Gaskins: Yes, the first customer-facing app. We’ve developed an app internally called Orchestrate. We encourage the behaviors that we set forth for service training. We also have daily rehearsals of service harmonies. For example, be present, pause and engage. And, that’s just reminding our associates that they will always have to be present and in the moment, and looking and trying to read the cues of the guests. When you think about what a difference it makes when someone is passing you, say a housekeeper is passing you in a guest corridor, and you see them and they just say good morning and they keep walking. But if they actually stop, acknowledge you, say good morning, and then allow you to pass, then that’s a much more impactful experience. And it also allows the associate to read the cues of the guest if they need anything.
Skift: You mentioned that you have all of these new hotels in the pipeline. What is new and exciting about hotel design at JW Marriott and what does that do for your brand positioning?
Gaskins: One of the new things we’ve been working on over the last year and a half is our new spa concept. Being a luxury brand means many of the hotels have a spa of some sort. We wanted an experience that is more aligned with the brand, and to have consistency across all of our hotels. We talked to people all over the world – not just spa goers – but hotel travelers, and we found is that a lot of times the reason they weren’t going to the spa is because they felt it wasn’t approachable, it wasn’t that accessible.
And so created this whole new concept. We really focus on the front part of the spa. We open it up into a high-trafficked area. There will be experiential retail. There will be a spa lobby lounge. You can come in and have quiet time, and enjoy some food and beverage in there if you’d like. It is an extension of the lobby, but much calmer.
We are also working on how we approach public space. A lot of the brands in the lower quality tier, you think about their lobbies and they are very programmed. Ours will be very customized. But it is more about how we bring the passion points to life in the hotel. Doing things such as the way we design our central food and beverage bar and doing that in a way that feels like a really high-end artifact bar. It also has some great food.
It’s not as though we are trying to be everything to everyone. We are going to figure out one thing that the hotel will do really, really well. In a lot of hotels, when you walk in the bar the first thing you see is the line of TVs. We really want to curate our experience and make it much more more high end.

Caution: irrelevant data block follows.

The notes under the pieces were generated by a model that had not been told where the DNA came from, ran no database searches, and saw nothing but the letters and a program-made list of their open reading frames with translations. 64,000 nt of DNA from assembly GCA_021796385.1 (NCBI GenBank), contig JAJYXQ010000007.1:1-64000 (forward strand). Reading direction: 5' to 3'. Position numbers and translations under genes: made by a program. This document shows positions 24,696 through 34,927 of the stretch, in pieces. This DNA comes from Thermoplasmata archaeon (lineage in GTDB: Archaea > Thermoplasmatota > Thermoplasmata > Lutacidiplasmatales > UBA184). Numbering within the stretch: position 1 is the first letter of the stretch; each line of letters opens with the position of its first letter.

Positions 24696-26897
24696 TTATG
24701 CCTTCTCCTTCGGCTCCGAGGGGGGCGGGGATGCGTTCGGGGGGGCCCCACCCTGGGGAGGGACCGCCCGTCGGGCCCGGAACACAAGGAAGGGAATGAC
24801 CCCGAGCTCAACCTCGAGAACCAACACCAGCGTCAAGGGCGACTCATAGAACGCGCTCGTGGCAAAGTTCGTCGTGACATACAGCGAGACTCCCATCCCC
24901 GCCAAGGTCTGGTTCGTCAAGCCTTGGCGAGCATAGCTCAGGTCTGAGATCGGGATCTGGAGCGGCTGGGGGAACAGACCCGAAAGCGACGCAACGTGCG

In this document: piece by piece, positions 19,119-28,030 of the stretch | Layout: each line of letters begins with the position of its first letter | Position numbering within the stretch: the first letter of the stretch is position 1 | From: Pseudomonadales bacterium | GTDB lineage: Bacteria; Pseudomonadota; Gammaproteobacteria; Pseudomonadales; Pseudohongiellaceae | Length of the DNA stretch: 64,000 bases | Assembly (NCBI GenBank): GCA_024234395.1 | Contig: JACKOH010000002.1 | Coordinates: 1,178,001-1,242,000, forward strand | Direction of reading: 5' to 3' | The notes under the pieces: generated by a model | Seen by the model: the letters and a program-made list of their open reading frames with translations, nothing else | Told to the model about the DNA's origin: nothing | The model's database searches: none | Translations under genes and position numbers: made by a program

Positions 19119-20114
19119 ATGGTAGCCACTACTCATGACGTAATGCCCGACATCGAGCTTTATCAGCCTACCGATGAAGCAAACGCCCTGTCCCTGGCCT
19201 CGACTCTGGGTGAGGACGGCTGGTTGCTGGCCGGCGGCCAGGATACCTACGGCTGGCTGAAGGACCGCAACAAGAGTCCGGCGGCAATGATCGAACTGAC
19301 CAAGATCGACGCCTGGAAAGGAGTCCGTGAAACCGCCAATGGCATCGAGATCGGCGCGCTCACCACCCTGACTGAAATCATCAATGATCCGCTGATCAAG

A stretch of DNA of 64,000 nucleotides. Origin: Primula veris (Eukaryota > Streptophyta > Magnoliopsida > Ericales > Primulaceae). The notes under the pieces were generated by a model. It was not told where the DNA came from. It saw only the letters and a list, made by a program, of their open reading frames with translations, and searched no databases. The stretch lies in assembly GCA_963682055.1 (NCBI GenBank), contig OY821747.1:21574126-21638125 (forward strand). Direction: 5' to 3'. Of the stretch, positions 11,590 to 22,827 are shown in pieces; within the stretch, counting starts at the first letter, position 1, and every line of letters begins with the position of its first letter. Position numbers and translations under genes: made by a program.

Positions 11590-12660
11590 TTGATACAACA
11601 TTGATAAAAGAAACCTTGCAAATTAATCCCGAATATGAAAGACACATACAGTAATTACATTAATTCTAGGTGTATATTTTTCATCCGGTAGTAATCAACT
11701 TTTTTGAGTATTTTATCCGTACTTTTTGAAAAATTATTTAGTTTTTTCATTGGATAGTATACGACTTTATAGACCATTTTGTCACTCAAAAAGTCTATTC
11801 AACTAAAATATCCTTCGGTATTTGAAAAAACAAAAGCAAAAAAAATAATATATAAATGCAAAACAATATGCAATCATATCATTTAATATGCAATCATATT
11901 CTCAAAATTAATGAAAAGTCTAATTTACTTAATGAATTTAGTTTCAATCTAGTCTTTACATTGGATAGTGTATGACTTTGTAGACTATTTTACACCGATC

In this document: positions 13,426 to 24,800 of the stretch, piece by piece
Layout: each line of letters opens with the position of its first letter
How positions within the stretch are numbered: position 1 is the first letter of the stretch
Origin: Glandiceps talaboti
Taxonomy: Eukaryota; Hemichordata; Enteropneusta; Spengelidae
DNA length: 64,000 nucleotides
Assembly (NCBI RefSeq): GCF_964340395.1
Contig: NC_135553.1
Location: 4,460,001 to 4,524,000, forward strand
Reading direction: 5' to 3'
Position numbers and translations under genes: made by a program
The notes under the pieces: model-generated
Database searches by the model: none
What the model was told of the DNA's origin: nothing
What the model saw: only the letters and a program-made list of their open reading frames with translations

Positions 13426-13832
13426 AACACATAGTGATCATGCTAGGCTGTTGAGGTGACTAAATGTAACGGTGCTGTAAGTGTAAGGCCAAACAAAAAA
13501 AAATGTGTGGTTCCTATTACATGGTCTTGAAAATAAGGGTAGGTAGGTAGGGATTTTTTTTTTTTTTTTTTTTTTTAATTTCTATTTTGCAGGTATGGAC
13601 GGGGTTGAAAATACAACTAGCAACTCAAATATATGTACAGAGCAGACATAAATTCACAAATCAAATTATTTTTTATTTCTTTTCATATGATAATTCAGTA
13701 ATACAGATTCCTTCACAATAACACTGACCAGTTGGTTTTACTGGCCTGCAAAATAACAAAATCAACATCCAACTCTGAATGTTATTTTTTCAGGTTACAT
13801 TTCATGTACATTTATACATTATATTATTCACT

One of the curated experiences you’ll see is the concierge library. A lot of our guests do a lot on their own, but this will be great little library-like space, but having a concierge there who kind of roams around versus sitting behind a desk. It will be set up like a library. Say it is in D.C., then the books and everything that are in the library, in addition to some of the technology, will be maybe books on U.S. presidents, the Smithsonian or other things that you can do in D.C. that give guests access to more knowledge about the local area.
Skift: What is JW Marriott doing to attract the next-generation corporate traveler or are you trying to do so? Or are your efforts to attact someone different than the typical corporate traveler?
Gaskins: Everyone has to attract the next-gen traveler, right? We’d all be in trouble if we didn’t. When you look at the demographics of our target, we do tend to be a little bit older than maybe some of the other targets. When I say older I mean business travelers, and they are all in their late 30s and early 40s. That’s kind of where we fall.
We are still targeting the up-and-coming generation, especially when you get into different countries. About 45% of our hotels are in Asia-Pacific in the next three years. Looking at that and looking at travelers from the younger generation, you really have to be appealing about going after them.
So a lot of that is through technology. Like our other brands, we’ve launched the mobile check-in. We’ve launched things like meeting planner apps which allows our meeting planners to communicate directly with all the people in our hotel to say things like, “it’s too cold in here,” or “we need more bagels. There are a lot of things that Marriott International in general is looking at across all of our brands to make sure we are very focused on attracting that next-generation traveler.
Skift: Are there any changes in how you are offering Wi-Fi? Is free Wi-Fi a possibility?
Gaskins: I think things like free Wi-Fi are probably always market-driven. We will always wait and see. Our focus now is just making sure that our experience in our hotels is that we have the right bandwidth, that we are really servicing our guests in the right way. That they are able to do the things they want to do. Think of just five years ago how people were using WiFi in hotels. It was completely different. A lot of our focus is just making sure that we have the infrastructure for guests to do what they want. If they want to stream video or whatever it might be, so that can happen.